People are in high spirits for Nelson Mandela’s tribute today.
Tens of thousands of South Africans converged in sorrow, celebration and pride on Tuesday on Soweto’s World Cup stadium, to sit side-by-side with presidents, priests and queens at a memorial service for unifying global icon Nelson Mandela.
Close to 100 world leaders were among 80 000 people expected to cram into the venue in Soweto – the crucible of Mandela’s anti-apartheid struggle – to bid farewell to a man whose life story earned uncommon universal respect.
Despite the profound sense of national sorrow triggered by Mandela’s death last Thursday, the mood was upbeat, with people determined to celebrate the memory of one of the 20th century’s towering political figures.
“He’s God given, he’s God taken. We will never stop to cherish him,” said Shahim Ismail, who took a day off from the sports academy he runs in Johannesburg to attend the event.
With access offered on a first-come basis, crowds began gathering before daybreak and, as the gates opened, they swarmed into the stadium, looking for the best vantage point on the sloped terracing.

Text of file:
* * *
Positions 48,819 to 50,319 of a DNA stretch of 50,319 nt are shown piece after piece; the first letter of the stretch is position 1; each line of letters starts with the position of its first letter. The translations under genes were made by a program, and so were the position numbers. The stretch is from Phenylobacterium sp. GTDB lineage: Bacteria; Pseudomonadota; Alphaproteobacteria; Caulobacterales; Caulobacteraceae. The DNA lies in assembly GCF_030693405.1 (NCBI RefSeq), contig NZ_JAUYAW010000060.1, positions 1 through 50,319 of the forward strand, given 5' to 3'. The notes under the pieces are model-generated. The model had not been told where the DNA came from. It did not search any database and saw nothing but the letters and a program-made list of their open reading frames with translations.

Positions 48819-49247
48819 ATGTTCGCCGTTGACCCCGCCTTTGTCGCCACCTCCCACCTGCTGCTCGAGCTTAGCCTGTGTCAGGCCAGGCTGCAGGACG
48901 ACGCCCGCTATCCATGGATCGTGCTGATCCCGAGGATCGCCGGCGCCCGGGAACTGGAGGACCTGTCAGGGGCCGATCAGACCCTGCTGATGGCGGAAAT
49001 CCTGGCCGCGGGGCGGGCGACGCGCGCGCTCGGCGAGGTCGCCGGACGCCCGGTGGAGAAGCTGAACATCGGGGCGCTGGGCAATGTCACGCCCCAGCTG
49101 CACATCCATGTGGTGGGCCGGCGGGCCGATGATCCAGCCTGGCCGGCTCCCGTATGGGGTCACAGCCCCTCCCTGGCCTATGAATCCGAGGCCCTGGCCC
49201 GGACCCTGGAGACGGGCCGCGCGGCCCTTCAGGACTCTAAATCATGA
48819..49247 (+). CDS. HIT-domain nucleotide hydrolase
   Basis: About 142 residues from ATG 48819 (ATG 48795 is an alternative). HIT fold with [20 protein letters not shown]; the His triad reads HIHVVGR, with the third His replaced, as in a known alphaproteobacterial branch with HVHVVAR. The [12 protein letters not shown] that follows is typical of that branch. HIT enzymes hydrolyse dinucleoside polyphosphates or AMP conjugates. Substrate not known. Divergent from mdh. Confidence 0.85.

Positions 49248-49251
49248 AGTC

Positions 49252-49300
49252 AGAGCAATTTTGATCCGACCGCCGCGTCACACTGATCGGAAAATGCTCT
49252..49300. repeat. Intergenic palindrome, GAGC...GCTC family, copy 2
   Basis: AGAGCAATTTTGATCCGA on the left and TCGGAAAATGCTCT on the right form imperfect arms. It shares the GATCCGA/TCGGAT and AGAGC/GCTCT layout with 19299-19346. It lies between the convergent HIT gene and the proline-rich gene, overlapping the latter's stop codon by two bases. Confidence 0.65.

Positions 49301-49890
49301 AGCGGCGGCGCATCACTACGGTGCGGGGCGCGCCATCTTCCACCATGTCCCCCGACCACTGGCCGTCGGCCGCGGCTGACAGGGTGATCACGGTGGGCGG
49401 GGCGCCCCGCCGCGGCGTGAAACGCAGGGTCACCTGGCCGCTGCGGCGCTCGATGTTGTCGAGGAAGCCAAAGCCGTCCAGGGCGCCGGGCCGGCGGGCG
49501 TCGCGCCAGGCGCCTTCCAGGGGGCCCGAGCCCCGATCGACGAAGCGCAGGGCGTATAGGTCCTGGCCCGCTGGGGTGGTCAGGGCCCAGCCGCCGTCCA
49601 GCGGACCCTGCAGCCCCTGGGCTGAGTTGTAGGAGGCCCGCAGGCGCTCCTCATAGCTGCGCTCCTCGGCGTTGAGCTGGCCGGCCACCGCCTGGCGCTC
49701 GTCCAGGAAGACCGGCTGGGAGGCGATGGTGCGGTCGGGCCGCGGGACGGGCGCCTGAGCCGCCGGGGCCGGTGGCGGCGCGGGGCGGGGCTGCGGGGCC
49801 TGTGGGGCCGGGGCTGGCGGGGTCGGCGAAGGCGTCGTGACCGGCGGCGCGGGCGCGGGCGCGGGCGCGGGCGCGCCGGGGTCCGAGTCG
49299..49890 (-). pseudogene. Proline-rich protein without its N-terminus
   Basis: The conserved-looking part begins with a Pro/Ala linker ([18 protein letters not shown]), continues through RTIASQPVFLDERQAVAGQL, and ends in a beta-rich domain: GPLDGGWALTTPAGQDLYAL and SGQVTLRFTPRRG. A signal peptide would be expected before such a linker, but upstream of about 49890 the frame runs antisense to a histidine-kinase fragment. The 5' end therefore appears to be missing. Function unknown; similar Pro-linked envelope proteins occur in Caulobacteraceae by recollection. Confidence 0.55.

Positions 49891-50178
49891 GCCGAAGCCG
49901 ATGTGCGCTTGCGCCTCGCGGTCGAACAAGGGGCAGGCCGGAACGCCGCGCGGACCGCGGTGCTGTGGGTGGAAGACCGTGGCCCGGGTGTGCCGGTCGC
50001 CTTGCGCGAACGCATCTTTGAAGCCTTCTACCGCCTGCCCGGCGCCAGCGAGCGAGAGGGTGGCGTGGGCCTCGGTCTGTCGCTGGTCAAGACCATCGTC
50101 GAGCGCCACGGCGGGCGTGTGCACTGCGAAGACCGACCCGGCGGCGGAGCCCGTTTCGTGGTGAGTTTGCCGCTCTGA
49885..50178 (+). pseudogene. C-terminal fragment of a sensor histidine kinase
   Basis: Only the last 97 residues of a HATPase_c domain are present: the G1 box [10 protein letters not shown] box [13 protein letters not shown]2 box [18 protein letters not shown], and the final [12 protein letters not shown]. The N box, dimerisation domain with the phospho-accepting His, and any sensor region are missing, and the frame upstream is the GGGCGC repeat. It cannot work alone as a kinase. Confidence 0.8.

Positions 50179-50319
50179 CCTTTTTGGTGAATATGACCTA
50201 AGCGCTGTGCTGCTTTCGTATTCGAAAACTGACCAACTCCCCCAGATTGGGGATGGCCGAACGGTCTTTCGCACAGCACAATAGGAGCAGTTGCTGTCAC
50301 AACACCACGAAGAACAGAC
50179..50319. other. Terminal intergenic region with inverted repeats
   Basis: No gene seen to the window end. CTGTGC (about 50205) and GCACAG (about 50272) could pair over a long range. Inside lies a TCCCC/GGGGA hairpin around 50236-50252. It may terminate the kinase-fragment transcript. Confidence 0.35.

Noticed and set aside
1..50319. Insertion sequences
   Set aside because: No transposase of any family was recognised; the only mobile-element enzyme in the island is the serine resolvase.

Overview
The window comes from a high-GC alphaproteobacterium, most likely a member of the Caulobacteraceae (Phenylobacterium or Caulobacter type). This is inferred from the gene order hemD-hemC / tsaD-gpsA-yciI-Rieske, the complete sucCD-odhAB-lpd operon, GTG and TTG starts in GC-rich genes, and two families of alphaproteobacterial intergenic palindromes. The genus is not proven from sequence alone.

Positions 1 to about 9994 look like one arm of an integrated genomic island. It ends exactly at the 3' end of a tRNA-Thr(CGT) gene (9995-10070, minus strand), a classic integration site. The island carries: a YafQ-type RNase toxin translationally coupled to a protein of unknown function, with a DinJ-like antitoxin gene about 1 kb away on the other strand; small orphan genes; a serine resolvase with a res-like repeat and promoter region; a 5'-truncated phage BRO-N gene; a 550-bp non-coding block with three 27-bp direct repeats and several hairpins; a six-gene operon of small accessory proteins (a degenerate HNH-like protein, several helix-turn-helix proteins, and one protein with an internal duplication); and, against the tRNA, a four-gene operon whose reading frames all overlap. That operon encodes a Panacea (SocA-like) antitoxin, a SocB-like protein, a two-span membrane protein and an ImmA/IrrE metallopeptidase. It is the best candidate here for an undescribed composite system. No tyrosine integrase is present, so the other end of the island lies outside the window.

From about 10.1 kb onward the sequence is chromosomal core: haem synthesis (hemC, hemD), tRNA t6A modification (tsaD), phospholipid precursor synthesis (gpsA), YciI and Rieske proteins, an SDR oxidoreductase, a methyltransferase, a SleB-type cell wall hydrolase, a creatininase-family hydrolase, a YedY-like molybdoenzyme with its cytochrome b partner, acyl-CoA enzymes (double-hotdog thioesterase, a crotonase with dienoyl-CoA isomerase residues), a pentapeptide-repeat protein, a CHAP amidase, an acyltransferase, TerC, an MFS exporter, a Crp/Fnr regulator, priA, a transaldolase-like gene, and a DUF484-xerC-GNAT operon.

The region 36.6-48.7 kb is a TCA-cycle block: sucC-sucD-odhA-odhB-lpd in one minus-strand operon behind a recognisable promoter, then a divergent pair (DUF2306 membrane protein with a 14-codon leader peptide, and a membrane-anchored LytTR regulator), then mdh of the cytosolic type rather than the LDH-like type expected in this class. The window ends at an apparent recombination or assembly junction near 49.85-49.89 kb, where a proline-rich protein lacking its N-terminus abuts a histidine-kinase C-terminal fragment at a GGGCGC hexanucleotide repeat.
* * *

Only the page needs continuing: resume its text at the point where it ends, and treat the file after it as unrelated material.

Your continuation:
Wrapped in the South African flag or yellow-green coloured shawls printed with the slogan “Mandela Forever,” they danced and sang – oblivious to a persistent morning drizzle.
Many of the songs flowing from the terraces harked back to the apartheid-era struggle, but the atmosphere was one of inclusion.
News of Mandela’s death at his home in Johannesburg resonated around the world, triggering a wave of loving admiration from political and religious leaders, some of whom agree on little else.
Global rivalries put on pause
The presidents of the United States and Cuba were among those sharing the memorial stage, pausing rivalries that date back to the Cold War to pay tribute as millions around the world looked on.
The Indian and Brazilian presidents will also deliver eulogies, reflecting the extraordinary global reach, popularity and influence of one of the 20th century’s best-loved statesmen.
Obama and his wife Michelle flew in on Air Force One early in the morning, together with former president George W Bush and his wife Laura.
Two other ex-presidents, Bill Clinton and Jimmy Carter, arrived separately.
The memorial event was part of an extended state funeral that will culminate in Mandela’s burial on Sunday in the rural village of Qunu where he spent his early childhood.
Security was tight around the Soweto stadium, with military helicopters flying overhead and marshals helping police to keep the crowds moving.
Four of Mandela’s grandchildren were set to speak for his family.